View Full Version : A Reds Advantage from this Point Forward.

08-14-2010, 04:07 PM
A couple of weeks back the Cowboy was talking about how it was a bad product of September call-ups that teams in contention get beat by weak teams because they have never faced a particular pitcher before.

I had that thought in the back of my head during the 1st game of the Cards series when they were pounding Mike Leake. Mike was not throwing poorly, but it sure looked like the Cards knew what was coming. Well, the fact is,... they did. Aftre revieing their stats and record for the last two years, I have concluded, the Cards are one of the best teams in baseball at reviewing the book on each player they face. (In April and May Mike Leake was dominant, but now that there are a plethora of videos and ML stats on him, he has actually become very predictable for those that prepare.) The same is true on hitters... Carp spends hours each day between starts reviewing the hitters he is going to face and intimatly memorizing their strong and weak zones.

So what happens to the Cards when they DON'T have their preparation advantage? Last September, the Cards went 1-7 against teams outside the division. Carp lost his only 2 games outside the division that month. Why? Beacuase of September call-ups. Last year they faced teams like Atlanta, who had nothing to play for and gave their rookies more shots.

The year before the Cards went 6-4 outside the division, but that year they faced teams that were in the running till the very end (7 of the 10 games were against AZ who finished the season only 2 games out). Those teams don't fill the lineup with AAA players, so the Cards preparation advantage still stands.

Ok you say, this year the only games outside the division are ATL, SD and COL (plus one game vs FLA); ATL and SD are in dogfights and will play their starters; only the Rockies and Fish series will be with also rans. True, but it is not the outside the division games that are going to bite them this year.

(One side note, the Cards may be 4-0 vs the Braves, but that was in April when the Braves were still below .500 and at home. The Braves are an amazing 36-11 at home since 30 April. I don't think any amount of preparation is gonna make up for that.)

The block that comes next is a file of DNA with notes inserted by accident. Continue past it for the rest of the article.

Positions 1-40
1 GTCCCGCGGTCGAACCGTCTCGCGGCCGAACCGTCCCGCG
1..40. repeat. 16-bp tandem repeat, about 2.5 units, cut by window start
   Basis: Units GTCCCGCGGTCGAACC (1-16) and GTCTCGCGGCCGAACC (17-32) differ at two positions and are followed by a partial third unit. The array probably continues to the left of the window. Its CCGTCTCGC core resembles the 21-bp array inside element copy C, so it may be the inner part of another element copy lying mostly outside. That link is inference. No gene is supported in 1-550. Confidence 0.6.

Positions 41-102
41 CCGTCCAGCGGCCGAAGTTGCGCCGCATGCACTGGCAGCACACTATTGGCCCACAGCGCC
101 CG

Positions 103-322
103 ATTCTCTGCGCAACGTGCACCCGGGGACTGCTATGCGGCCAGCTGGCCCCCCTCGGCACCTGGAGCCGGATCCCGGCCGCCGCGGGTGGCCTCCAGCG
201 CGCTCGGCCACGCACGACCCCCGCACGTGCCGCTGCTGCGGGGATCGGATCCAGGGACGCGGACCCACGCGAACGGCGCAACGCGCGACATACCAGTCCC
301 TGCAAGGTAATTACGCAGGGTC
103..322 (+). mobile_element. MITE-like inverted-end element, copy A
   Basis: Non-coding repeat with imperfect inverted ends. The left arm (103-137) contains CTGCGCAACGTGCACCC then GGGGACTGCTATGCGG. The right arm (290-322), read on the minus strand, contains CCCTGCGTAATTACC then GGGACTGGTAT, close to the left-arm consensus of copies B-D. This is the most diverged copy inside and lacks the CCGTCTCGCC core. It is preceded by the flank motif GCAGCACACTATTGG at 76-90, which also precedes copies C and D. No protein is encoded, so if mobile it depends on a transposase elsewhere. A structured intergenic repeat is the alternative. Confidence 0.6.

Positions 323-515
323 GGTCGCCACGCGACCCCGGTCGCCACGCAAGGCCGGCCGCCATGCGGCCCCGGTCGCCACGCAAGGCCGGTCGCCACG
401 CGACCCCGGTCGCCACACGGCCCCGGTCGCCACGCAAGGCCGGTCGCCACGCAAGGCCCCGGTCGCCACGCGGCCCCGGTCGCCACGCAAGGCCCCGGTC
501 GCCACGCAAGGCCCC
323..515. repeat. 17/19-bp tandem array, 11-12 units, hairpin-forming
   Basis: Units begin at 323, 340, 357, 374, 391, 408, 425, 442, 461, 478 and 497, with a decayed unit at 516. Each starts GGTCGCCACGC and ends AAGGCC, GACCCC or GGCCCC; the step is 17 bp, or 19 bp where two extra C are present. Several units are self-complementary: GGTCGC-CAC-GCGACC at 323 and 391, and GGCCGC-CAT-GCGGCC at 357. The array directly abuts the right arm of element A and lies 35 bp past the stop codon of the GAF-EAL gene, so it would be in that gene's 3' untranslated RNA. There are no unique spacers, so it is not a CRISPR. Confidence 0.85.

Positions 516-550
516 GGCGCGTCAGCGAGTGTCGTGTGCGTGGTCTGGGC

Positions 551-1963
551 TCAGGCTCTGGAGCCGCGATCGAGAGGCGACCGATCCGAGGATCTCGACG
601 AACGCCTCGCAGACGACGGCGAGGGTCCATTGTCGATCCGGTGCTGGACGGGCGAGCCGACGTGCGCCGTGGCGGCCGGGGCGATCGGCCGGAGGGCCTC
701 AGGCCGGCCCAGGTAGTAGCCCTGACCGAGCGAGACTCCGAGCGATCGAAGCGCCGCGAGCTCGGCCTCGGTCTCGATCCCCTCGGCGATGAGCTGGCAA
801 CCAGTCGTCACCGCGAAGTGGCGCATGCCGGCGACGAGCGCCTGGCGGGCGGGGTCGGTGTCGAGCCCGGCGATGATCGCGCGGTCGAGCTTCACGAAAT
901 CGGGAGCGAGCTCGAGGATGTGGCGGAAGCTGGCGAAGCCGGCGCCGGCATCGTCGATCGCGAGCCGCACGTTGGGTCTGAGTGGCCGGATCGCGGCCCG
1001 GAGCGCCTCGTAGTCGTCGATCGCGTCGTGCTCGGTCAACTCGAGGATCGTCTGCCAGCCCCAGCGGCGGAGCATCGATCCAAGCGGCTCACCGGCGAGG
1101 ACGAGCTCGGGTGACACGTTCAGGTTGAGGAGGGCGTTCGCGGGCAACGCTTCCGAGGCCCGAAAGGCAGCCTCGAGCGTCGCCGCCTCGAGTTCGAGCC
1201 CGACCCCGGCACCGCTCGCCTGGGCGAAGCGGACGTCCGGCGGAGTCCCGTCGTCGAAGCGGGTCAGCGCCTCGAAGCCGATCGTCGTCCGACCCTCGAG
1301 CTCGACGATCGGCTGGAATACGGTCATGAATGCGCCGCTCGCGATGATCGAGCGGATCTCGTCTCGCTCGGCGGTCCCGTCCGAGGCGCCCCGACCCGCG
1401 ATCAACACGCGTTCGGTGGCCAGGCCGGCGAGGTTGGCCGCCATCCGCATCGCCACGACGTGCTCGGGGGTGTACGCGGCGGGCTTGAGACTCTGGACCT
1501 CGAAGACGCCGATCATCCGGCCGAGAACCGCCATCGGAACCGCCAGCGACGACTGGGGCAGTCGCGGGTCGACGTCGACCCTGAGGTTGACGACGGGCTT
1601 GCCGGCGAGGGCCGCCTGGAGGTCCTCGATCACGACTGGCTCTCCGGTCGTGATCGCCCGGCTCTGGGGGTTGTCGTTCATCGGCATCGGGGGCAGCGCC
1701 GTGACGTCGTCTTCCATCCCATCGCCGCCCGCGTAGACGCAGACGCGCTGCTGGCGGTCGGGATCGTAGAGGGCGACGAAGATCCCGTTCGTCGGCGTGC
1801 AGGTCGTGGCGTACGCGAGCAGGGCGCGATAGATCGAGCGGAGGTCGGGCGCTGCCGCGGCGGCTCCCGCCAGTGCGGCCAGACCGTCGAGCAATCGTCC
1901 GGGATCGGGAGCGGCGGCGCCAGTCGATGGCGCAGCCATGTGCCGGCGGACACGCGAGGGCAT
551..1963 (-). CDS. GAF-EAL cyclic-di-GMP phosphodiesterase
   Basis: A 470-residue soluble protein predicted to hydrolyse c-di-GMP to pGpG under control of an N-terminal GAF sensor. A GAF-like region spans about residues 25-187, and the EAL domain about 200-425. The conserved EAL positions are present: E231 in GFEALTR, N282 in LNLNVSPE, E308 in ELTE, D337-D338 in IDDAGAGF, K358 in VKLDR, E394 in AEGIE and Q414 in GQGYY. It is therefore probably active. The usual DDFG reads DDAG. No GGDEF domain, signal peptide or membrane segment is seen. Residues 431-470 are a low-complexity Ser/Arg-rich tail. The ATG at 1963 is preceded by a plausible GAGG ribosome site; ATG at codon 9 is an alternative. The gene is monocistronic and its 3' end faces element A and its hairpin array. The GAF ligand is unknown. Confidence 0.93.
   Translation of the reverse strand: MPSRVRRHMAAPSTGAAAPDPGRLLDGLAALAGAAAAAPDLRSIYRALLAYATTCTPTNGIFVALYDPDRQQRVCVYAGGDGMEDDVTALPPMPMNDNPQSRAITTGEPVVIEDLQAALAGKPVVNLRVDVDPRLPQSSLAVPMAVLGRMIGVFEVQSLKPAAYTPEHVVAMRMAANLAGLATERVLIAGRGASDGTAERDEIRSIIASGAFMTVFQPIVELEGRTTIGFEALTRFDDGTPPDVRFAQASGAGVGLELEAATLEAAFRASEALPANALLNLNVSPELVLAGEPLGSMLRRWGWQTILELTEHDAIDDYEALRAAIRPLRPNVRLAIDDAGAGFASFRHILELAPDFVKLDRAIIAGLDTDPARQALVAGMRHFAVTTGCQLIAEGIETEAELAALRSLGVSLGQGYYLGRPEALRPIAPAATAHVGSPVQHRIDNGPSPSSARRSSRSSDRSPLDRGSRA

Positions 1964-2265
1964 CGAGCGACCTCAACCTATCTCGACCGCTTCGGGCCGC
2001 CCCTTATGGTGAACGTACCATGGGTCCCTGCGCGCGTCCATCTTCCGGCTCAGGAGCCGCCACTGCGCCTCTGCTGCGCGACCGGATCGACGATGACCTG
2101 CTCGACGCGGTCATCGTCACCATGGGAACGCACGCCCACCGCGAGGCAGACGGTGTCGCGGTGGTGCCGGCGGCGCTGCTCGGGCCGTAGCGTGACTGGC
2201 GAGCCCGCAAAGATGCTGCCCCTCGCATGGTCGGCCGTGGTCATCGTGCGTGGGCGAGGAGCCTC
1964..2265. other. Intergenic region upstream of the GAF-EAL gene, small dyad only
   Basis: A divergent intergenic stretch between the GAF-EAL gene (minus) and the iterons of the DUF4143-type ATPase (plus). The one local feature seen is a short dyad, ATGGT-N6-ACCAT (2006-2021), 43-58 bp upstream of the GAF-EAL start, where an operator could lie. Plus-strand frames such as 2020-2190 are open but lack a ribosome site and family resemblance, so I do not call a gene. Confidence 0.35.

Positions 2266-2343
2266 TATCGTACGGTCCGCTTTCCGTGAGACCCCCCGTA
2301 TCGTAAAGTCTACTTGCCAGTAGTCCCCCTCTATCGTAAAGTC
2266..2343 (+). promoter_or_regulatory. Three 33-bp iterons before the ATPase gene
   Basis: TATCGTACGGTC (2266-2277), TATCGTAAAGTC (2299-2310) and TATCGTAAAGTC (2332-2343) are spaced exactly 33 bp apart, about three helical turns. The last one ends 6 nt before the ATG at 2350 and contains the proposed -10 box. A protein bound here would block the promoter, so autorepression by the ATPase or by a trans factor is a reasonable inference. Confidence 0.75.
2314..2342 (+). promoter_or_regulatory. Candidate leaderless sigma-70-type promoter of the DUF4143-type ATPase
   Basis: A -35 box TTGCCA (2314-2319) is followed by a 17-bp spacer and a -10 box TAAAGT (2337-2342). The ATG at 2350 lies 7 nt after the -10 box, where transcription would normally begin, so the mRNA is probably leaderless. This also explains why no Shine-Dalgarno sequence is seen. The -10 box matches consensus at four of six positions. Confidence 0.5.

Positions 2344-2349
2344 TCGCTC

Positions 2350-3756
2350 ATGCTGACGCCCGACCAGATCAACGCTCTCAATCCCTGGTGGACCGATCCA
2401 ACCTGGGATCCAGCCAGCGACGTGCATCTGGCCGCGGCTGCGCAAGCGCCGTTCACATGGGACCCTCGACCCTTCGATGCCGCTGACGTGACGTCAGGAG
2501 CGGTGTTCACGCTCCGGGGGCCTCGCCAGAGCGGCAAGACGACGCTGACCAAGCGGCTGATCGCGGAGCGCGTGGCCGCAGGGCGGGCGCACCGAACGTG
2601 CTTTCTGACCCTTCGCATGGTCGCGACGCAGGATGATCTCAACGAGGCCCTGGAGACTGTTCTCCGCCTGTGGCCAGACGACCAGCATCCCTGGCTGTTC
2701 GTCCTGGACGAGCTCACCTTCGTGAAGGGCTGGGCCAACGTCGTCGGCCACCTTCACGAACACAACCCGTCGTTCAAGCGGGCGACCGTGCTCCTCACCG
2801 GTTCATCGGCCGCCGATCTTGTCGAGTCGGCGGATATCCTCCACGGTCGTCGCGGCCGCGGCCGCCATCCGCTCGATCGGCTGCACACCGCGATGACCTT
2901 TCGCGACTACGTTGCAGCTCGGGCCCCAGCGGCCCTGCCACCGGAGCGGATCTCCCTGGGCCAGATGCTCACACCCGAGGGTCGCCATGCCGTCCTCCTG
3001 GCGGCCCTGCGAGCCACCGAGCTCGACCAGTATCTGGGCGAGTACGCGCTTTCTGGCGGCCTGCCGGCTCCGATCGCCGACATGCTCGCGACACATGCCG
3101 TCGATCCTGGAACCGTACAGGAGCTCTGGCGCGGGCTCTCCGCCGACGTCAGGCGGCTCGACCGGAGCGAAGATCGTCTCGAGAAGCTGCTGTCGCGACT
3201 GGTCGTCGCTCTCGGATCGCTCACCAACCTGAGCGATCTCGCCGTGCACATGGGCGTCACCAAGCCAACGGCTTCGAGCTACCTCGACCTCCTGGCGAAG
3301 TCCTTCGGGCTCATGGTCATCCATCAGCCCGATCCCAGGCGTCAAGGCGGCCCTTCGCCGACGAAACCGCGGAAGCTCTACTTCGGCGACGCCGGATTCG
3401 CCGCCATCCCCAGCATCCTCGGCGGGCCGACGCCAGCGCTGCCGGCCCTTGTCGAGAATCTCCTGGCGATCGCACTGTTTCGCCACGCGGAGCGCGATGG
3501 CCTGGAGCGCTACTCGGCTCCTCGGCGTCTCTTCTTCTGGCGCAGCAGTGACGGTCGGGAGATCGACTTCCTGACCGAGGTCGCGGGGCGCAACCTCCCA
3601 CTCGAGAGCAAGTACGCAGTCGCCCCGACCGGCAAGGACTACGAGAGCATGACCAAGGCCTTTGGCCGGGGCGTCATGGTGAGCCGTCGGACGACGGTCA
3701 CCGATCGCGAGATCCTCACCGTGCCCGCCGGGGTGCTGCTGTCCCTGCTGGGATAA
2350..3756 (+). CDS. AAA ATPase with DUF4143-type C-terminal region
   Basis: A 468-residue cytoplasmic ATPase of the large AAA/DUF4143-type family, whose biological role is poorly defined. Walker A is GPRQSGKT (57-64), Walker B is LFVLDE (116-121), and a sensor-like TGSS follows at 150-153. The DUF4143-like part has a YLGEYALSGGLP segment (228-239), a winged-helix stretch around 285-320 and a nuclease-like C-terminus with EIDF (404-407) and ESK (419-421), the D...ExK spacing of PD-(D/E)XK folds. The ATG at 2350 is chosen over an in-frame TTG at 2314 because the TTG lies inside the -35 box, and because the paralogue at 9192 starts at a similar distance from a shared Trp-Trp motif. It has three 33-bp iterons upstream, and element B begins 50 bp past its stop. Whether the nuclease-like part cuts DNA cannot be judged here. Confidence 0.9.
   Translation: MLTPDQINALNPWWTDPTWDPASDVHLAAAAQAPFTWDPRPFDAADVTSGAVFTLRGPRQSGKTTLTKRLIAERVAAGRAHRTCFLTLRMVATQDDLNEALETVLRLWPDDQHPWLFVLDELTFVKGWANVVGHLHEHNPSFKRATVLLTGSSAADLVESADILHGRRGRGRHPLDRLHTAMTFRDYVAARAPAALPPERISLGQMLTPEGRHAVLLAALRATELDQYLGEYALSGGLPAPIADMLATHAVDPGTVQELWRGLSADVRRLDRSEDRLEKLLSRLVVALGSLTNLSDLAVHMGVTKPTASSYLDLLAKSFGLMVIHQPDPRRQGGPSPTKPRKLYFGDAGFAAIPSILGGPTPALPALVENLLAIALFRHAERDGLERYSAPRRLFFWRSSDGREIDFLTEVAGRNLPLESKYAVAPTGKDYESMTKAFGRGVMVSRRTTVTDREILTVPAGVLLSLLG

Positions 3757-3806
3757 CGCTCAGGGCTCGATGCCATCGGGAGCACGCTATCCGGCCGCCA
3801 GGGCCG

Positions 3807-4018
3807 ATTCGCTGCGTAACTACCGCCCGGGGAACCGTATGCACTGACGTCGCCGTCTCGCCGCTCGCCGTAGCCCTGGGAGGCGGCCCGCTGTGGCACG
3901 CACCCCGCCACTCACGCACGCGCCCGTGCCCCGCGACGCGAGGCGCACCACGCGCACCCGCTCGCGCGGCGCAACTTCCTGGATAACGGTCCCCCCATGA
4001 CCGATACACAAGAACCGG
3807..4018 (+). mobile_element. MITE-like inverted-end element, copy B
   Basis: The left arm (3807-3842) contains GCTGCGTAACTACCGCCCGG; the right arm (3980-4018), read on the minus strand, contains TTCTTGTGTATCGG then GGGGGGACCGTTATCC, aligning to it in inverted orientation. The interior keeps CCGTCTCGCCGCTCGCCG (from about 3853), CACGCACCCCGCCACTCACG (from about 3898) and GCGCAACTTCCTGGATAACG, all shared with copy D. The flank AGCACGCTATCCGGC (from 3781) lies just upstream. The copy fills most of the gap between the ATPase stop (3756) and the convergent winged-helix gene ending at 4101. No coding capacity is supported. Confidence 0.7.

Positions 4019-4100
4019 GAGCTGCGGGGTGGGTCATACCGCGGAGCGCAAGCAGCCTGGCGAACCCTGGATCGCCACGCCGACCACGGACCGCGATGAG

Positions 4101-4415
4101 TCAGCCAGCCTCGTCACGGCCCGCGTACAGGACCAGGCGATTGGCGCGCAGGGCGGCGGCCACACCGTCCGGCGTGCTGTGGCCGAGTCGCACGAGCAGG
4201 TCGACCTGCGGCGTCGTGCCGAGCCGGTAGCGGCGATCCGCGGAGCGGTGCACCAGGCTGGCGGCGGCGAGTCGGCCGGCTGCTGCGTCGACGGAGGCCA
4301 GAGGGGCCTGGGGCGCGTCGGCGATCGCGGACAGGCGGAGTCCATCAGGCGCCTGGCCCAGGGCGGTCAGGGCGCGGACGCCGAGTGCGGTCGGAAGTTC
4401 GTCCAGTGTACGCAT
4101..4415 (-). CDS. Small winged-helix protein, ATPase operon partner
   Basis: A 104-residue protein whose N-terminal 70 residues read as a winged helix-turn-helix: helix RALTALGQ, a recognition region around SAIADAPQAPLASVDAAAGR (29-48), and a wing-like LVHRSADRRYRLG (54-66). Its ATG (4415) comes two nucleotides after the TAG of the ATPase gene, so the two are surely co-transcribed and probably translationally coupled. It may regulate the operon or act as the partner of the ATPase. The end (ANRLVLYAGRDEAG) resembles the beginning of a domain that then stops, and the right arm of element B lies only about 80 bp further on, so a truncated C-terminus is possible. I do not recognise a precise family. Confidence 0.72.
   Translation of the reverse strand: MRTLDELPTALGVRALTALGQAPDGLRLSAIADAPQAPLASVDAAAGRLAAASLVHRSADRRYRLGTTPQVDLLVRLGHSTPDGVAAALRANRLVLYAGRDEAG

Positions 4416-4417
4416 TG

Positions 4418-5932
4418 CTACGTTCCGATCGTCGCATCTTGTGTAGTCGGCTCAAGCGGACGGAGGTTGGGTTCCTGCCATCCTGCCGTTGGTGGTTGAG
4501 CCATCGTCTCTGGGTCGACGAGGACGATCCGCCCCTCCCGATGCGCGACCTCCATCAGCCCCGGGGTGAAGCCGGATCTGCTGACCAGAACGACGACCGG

The difference is that IN the division, other than PIT, the Cards are gonna play teams that are going to be giving lots of newbies their shots. The Astros, Cubs and the Brewers have all traded away starting pitchers and/or key starting position players in the last month. Last year, only the Pirates and Reds made big roster changes in the last months of the season. In September, the Cards were 9-3 against the stable rosters of the Brewers Cards and Astros, but only 3-3 against the Pirates and Reds. Why? Becasue those two rosters were filled with relative strangers. Rolen and Janish and Stubbs were playing for us, among others.

To sum up... the weak schedule the rest of the way will actually be a disadvantage for the Cards. Meanwhile, the Reds, who simply do not prepare for specific opponents very well, will be far more consistent. The will beat the teams they should beat 2/3rds of the time (lots more winning series)
but lose to the elite contenders.

The bad news is that, although this may help us win the Division, our lack of preparation skills make things look tough in the playoffs.

Just my semi-optomistic 2 cents.


08-14-2010, 07:34 PM
I am surprised how well you hit the nail on the head with not being a cards fan. Over the years, you are exactly right. We have had a terrible time hitting rookie pitchers. And i hope that doesn't bite us in the ace down the stretch. While this has been a rule for our offense, the same can't be said for our staff. With carp, waino, Westbrook, leading the charge down the stretch, it guarantees for a good race till the end. This will be fun!

Roush's socks
08-14-2010, 10:32 PM
Great post and I agree. Some teams are more prepared than others, to the extreme of teams like the Patriots that even video taped opponents in secret. The Reds do seem to play more by the seat of their pants, hitting agressive and swinging at anything close to the strikezone.

On a separate not, this point also applies to measuring great players in terms of longetivity. If you can be a great player for years and years, even as teams make adjustments and study your tendencies, that is the proof of greatness. A lot of hitters and pitchers can tear it up for a year or two, but once the league figures out what they are doing, they are through. Only the great ones can go on for 10-15 years putting up great numbers.